The ‘70’s are considered to be the greatest time period in Lowriding history by all the purists, veterans, and founding fathers who were blessed enough to have grown up in this era. It was a beautiful time, as ambition exceeded innovation, forcing key holders to be more dedicated to their rides and peers than many of the casual cruisers of today. Yes, they lived and breathed it back then, and it’s safe to say that the picnics and cruises from the 70’s are something that we will never see again. During that time many car clubs began forming, with a common agenda and priority of cruising the Boulevard on the weekends. Southern California had Whittier to cruise and Northern California had Story, and King making these areas the proving grounds of those early days. It is said that as many as 15,000 people would show up on the weekend to cruise Story and King, but only a very small handful of those in attendance would make their presence felt. One club that always made their collective presence felt on that special cruising spot was New Style Car Club. Not only were they a force to be reckoned with on the Boulevard, but also at car shows throughout California, where they began to earn a reputation of building and driving quality Lowriders.
“I started New Style car club in ’73,” states the Lowrider Hall of Famer, Andy Douglas. “We were all in high school when we started it [the club], but we didn’t break out the official club until ’74.” All of the original New Style members grew up in the gang infested East Side of San Jose, CA., where they attended Overfelt High School. “We were at the Jack In The Box (on Story and King) when we got the idea to start the club,” recalls Rick Garcia. “It was Andy, my brother Manuel, Robert, and I that had the idea, but Andy was the one that said ‘Let’s get it going,’” explains Rick. “Andy is the founder of the club, he is a real go getter,” says Rick with admiration. Two blocks away from the infamous intersection at Andy’s parents’ house on Gainesville Ave, is where Andy provided the first hydraulic installations in San Jose. “That’s also where New Style started,” says Andy. “We (New Style) were the first club in San Jose with 5.20’s and hydraulics,” Rick notes with pride. “People used to make fun of our wheels,” laughs Tony Bueno. “They used to say that we had bicycle wheels.” Of course, this was before everyone else in the area jumped on board with the 5.20 look.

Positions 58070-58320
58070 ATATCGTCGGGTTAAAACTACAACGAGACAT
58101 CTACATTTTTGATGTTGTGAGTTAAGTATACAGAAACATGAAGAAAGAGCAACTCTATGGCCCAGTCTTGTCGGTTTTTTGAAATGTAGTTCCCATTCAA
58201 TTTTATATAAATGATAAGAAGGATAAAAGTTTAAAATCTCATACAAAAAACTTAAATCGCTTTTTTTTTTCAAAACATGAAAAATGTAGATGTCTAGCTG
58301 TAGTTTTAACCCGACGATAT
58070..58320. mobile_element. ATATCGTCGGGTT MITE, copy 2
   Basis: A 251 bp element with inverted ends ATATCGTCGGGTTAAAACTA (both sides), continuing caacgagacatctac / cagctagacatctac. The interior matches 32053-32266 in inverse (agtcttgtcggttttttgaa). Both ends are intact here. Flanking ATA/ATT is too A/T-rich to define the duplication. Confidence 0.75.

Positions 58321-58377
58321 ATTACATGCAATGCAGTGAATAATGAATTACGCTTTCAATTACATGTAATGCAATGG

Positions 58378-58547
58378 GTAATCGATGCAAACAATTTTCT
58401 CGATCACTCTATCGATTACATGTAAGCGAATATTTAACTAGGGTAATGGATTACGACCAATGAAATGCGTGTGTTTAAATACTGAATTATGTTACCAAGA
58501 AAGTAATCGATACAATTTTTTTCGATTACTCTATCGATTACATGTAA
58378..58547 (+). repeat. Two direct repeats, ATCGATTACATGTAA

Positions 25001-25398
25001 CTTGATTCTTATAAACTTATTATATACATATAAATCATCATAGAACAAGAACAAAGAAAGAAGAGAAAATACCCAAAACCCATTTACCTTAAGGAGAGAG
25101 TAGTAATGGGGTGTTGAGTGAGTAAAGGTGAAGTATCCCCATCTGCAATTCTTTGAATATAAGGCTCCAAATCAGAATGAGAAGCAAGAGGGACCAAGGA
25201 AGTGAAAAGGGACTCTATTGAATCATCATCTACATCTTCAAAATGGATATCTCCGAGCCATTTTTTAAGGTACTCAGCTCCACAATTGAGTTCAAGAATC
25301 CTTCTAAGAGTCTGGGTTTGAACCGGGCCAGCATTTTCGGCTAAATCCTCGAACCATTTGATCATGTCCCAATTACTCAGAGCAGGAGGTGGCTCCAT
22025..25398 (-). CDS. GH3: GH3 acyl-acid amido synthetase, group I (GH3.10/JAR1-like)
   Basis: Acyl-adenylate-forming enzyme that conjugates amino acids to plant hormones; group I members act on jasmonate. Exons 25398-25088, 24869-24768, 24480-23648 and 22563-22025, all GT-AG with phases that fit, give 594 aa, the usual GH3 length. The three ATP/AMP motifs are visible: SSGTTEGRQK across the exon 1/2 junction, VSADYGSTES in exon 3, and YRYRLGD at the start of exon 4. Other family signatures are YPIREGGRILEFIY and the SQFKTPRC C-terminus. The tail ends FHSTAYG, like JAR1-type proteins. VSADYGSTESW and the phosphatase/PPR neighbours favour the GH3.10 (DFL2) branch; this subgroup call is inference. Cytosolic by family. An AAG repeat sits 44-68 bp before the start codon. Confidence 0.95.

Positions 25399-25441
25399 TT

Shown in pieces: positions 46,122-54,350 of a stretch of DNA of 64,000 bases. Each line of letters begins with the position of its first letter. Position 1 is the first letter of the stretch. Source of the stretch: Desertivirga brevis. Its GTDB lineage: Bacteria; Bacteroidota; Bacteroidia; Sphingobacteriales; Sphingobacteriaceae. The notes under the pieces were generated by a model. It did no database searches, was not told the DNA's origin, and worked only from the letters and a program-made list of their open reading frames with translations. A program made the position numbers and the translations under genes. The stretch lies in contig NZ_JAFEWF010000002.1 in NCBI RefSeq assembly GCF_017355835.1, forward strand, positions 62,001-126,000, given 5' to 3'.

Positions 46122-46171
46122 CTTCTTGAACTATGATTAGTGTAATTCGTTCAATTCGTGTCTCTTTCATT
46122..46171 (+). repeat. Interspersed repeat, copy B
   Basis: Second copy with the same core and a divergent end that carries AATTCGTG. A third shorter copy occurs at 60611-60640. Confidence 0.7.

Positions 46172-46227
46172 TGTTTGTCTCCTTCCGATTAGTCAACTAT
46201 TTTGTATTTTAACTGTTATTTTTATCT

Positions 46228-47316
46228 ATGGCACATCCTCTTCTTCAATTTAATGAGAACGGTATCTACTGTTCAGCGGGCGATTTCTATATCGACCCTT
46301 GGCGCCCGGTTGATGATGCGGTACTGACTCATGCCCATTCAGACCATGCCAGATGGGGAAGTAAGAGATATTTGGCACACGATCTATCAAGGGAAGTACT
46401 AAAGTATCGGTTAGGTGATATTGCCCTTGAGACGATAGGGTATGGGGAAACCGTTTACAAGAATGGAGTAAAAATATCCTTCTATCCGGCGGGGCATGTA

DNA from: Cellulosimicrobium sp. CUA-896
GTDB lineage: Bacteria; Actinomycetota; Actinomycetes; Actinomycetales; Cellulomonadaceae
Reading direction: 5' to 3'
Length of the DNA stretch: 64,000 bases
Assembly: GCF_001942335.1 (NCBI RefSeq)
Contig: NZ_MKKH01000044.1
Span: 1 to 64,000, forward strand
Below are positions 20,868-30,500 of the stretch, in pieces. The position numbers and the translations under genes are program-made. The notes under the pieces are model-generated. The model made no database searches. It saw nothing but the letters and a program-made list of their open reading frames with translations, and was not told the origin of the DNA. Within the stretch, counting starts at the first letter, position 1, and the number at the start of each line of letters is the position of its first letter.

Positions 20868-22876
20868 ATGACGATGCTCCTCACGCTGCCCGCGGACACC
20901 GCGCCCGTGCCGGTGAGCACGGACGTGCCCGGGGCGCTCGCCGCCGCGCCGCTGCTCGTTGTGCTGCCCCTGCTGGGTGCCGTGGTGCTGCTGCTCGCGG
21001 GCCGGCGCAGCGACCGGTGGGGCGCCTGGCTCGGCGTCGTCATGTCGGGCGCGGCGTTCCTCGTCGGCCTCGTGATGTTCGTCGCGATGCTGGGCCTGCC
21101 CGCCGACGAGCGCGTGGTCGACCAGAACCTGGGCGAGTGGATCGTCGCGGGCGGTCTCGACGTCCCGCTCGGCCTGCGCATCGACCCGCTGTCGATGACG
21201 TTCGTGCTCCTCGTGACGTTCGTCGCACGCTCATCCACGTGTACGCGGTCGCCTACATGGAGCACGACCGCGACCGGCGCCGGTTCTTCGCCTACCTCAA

Andy is famous for bringing hydraulics to the masses in the ‘70’s, but it was a friend of his named “Poppy” from East Los Angeles that inspired him. “Poppy was my friend from East L.A.,” explains Andy. “He got the L.A. look inspired in me.” The 5.20’s, the dropped rear with the front lifted was something that Andy picked up from visiting his friend Poppy in East Los Angeles.
In ’74, the four-member club went down to New House in the Los Angeles area to have plaques made up for the club. “The original name for the club was The Style,” explains Andy. Once he and the rest of The Style members got to the shop, they saw plaques with a name too similar to theirs. The plaques hanging on the wall read New Style. They started debating on the name since they didn’t want a name that was too similar to another club’s name. The guy working told them that New Style was an LA-based car club that broke off from a club called Santa Ana Classics. The club had ordered the plaques but fell apart before they even got started. “We called the club and found out that they had a big fallout,” says Andy. The worker told them that he had 20 plaques ready to go and if they wanted them, they wouldn’t have to pay for the molding since they were already made. Needless to say, this good fortune drove them to change the club name right then and there to “New Style.”